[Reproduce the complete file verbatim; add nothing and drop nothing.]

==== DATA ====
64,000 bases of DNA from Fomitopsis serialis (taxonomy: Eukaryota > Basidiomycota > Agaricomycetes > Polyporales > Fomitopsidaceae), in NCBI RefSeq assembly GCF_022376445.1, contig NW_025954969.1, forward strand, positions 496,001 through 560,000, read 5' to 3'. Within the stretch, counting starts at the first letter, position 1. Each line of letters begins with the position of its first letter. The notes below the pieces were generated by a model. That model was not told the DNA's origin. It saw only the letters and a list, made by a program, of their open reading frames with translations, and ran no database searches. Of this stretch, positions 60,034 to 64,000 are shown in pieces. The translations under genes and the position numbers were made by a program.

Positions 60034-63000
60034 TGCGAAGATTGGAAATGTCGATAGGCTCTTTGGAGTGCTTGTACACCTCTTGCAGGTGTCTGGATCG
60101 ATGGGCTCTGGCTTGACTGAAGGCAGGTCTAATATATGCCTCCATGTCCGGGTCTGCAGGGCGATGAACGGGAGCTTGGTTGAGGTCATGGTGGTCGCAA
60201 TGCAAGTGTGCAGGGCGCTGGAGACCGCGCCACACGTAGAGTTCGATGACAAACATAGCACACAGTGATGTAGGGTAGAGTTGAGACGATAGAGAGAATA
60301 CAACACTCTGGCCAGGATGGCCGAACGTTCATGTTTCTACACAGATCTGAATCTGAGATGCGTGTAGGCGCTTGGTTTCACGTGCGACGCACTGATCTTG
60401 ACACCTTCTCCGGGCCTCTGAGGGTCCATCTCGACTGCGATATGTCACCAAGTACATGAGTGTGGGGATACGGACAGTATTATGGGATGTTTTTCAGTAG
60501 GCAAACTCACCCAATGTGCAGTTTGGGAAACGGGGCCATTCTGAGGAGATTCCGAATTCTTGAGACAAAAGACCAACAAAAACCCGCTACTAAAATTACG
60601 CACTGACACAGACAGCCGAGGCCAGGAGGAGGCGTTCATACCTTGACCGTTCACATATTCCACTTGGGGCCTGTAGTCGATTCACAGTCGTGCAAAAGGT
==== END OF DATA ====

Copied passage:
64,000 bases of DNA from Fomitopsis serialis (taxonomy: Eukaryota > Basidiomycota > Agaricomycetes > Polyporales > Fomitopsidaceae), in NCBI RefSeq assembly GCF_022376445.1, contig NW_025954969.1, forward strand, positions 496,001 through 560,000, read 5' to 3'. Within the stretch, counting starts at the first letter, position 1. Each line of letters begins with the position of its first letter. The notes below the pieces were generated by a model. That model was not told the DNA's origin. It saw only the letters and a list, made by a program, of their open reading frames with translations, and ran no database searches. Of this stretch, positions 60,034 to 64,000 are shown in pieces. The translations under genes and the position numbers were made by a program.

Positions 60034-63000
60034 TGCGAAGATTGGAAATGTCGATAGGCTCTTTGGAGTGCTTGTACACCTCTTGCAGGTGTCTGGATCG
60101 ATGGGCTCTGGCTTGACTGAAGGCAGGTCTAATATATGCCTCCATGTCCGGGTCTGCAGGGCGATGAACGGGAGCTTGGTTGAGGTCATGGTGGTCGCAA
60201 TGCAAGTGTGCAGGGCGCTGGAGACCGCGCCACACGTAGAGTTCGATGACAAACATAGCACACAGTGATGTAGGGTAGAGTTGAGACGATAGAGAGAATA
60301 CAACACTCTGGCCAGGATGGCCGAACGTTCATGTTTCTACACAGATCTGAATCTGAGATGCGTGTAGGCGCTTGGTTTCACGTGCGACGCACTGATCTTG
60401 ACACCTTCTCCGGGCCTCTGAGGGTCCATCTCGACTGCGATATGTCACCAAGTACATGAGTGTGGGGATACGGACAGTATTATGGGATGTTTTTCAGTAG
60501 GCAAACTCACCCAATGTGCAGTTTGGGAAACGGGGCCATTCTGAGGAGATTCCGAATTCTTGAGACAAAAGACCAACAAAAACCCGCTACTAAAATTACG
60601 CACTGACACAGACAGCCGAGGCCAGGAGGAGGCGTTCATACCTTGACCGTTCACATATTCCACTTGGGGCCTGTAGTCGATTCACAGTCGTGCAAAAGGT